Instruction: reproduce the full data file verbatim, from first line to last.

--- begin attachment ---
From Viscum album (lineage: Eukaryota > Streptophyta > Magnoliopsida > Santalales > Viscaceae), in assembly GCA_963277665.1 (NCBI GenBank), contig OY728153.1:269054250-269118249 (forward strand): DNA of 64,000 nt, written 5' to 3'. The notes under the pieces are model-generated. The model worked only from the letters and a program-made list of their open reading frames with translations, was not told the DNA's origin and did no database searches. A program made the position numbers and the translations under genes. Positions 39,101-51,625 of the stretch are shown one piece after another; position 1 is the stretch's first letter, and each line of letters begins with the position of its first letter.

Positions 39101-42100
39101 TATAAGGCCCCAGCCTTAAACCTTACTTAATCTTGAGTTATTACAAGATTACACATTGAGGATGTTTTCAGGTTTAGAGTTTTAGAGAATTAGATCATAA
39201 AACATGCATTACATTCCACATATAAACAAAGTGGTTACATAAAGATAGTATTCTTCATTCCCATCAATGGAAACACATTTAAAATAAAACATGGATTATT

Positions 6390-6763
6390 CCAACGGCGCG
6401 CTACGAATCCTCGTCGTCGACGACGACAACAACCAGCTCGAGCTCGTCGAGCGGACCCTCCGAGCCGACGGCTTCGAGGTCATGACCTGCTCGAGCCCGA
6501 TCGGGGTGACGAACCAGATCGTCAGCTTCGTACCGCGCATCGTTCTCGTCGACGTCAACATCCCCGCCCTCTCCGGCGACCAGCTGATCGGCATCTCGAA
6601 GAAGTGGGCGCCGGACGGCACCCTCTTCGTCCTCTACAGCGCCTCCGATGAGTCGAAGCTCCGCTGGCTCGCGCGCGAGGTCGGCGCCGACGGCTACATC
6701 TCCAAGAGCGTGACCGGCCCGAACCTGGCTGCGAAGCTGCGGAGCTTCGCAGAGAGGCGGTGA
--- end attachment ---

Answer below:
From Viscum album (lineage: Eukaryota > Streptophyta > Magnoliopsida > Santalales > Viscaceae), in assembly GCA_963277665.1 (NCBI GenBank), contig OY728153.1:269054250-269118249 (forward strand): DNA of 64,000 nt, written 5' to 3'. The notes under the pieces are model-generated. The model worked only from the letters and a program-made list of their open reading frames with translations, was not told the DNA's origin and did no database searches. A program made the position numbers and the translations under genes. Positions 39,101-51,625 of the stretch are shown one piece after another; position 1 is the stretch's first letter, and each line of letters begins with the position of its first letter.

Positions 39101-42100
39101 TATAAGGCCCCAGCCTTAAACCTTACTTAATCTTGAGTTATTACAAGATTACACATTGAGGATGTTTTCAGGTTTAGAGTTTTAGAGAATTAGATCATAA
39201 AACATGCATTACATTCCACATATAAACAAAGTGGTTACATAAAGATAGTATTCTTCATTCCCATCAATGGAAACACATTTAAAATAAAACATGGATTATT

Positions 6390-6763
6390 CCAACGGCGCG
6401 CTACGAATCCTCGTCGTCGACGACGACAACAACCAGCTCGAGCTCGTCGAGCGGACCCTCCGAGCCGACGGCTTCGAGGTCATGACCTGCTCGAGCCCGA
6501 TCGGGGTGACGAACCAGATCGTCAGCTTCGTACCGCGCATCGTTCTCGTCGACGTCAACATCCCCGCCCTCTCCGGCGACCAGCTGATCGGCATCTCGAA
6601 GAAGTGGGCGCCGGACGGCACCCTCTTCGTCCTCTACAGCGCCTCCGATGAGTCGAAGCTCCGCTGGCTCGCGCGCGAGGTCGGCGCCGACGGCTACATC
6701 TCCAAGAGCGTGACCGGCCCGAACCTGGCTGCGAAGCTGCGGAGCTTCGCAGAGAGGCGGTGA